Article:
• I too have watched many patients kept alive through medical procedures and pharmaceuticals only to have a miserable quality of life and go broke doing so. I too strongly believe we need to utilize our palliate and hospice care much earlier. Keep up the good work!

  • I agree, Ann. It would better serve the patient and family if we prepare them earlier for the inevitable. We are very much still a death defying society. The issue lies deeper than palliative care as I feel how one is prepared for the dying process lies in the roots of ones culture. How we view death as a continuum of our life span is worth looking at across different cultural lines. It’s what we learn from that which will gradually change our perception of the inevitable.

  • Yes, how to get the word out in a death defying society. This is one of the reasons I appreciated the study of Nurse Practitioners integrating palliative care into primary care. Maybe the approach will get the word out, and have an impact on society.

    I have also been struck by the negative connotation of “hospice”, and “palliative care” held by members throughout the health professions. Many see hospice as a place to die; however, in my experience I have seen it as a place to live. There exists a different kind of support; one that breeds a more eternal hope. An article that recently came across my desk has encouraged this view, and I will share it with you soon.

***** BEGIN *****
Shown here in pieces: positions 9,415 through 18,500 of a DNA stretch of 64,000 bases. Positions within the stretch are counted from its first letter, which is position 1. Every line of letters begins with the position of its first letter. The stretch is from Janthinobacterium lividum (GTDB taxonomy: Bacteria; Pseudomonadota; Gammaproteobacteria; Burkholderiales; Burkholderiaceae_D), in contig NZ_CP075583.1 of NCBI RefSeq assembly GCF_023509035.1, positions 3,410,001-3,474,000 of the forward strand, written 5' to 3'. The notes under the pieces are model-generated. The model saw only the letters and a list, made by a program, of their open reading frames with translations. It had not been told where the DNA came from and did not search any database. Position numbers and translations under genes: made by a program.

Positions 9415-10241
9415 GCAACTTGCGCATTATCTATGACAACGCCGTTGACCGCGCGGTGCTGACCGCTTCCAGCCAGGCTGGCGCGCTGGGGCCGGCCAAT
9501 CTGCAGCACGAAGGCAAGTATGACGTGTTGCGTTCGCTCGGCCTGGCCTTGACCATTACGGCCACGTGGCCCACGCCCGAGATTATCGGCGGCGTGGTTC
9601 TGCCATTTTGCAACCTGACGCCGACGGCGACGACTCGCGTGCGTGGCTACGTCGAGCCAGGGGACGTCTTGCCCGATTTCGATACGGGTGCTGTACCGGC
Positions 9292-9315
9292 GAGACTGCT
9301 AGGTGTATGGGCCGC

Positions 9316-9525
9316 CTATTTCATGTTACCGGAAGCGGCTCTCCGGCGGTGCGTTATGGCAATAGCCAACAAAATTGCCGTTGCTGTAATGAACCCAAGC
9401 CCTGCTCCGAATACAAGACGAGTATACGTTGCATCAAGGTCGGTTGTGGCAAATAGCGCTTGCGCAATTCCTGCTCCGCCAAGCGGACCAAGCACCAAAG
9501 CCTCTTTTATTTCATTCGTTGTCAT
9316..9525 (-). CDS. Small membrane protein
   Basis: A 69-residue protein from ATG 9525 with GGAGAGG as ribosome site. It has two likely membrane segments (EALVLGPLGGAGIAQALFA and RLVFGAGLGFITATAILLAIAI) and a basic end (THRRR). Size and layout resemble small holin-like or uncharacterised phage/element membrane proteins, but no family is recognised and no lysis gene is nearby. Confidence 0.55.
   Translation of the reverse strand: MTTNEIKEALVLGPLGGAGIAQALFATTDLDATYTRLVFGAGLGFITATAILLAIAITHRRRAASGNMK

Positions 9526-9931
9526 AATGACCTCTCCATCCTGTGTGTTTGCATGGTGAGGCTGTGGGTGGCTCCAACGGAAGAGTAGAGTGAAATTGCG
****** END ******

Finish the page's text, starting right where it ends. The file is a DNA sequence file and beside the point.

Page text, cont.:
• Brava, Ann! I love this and you are right – it is about living, it is not about dying. It is ALWAYS about living. HOW and with what quality and with what powers of choice I wish to live! People don’t understand that because they allow their fear rather than their love to overtake and navigate their perception of their remaining time. Dovetail this with the pervasive belief that death need not exist and you have yourself full-fledged denial. Not only is it our responsibility to chip away at these cultural norms but to do so in a way that promotes authentic human caring and creates healing environments for us and our patients

  • This is a great article.

    I am a graduate student at The New School for Social Research and my area of interest is End-of-Life care. Particularly, I am concerned with nurses’ perspectives on medically assisted death in states, like New York, where physician assisted death has become an important political issue. I’m interested in talking to nurses because their perspective is not heard as frequently when compared with that of physicians; and, they offer a unique perspective, spending more time with patients and getting a fuller picture of patients as well as families at critical times.

    If you are interested I would like to speak with you about your thoughts and experiences on this matter. I can accommodate your schedule by speaking to you by phone and the interview can be as long or short as you wish. If you are not able to speak with me, I would greatly appreciate if you could let me know of someone who might be.

    Much appreciation for your consideration,
    Lee Brando
    MA, Medical Anthropology, University of Colorado at Denver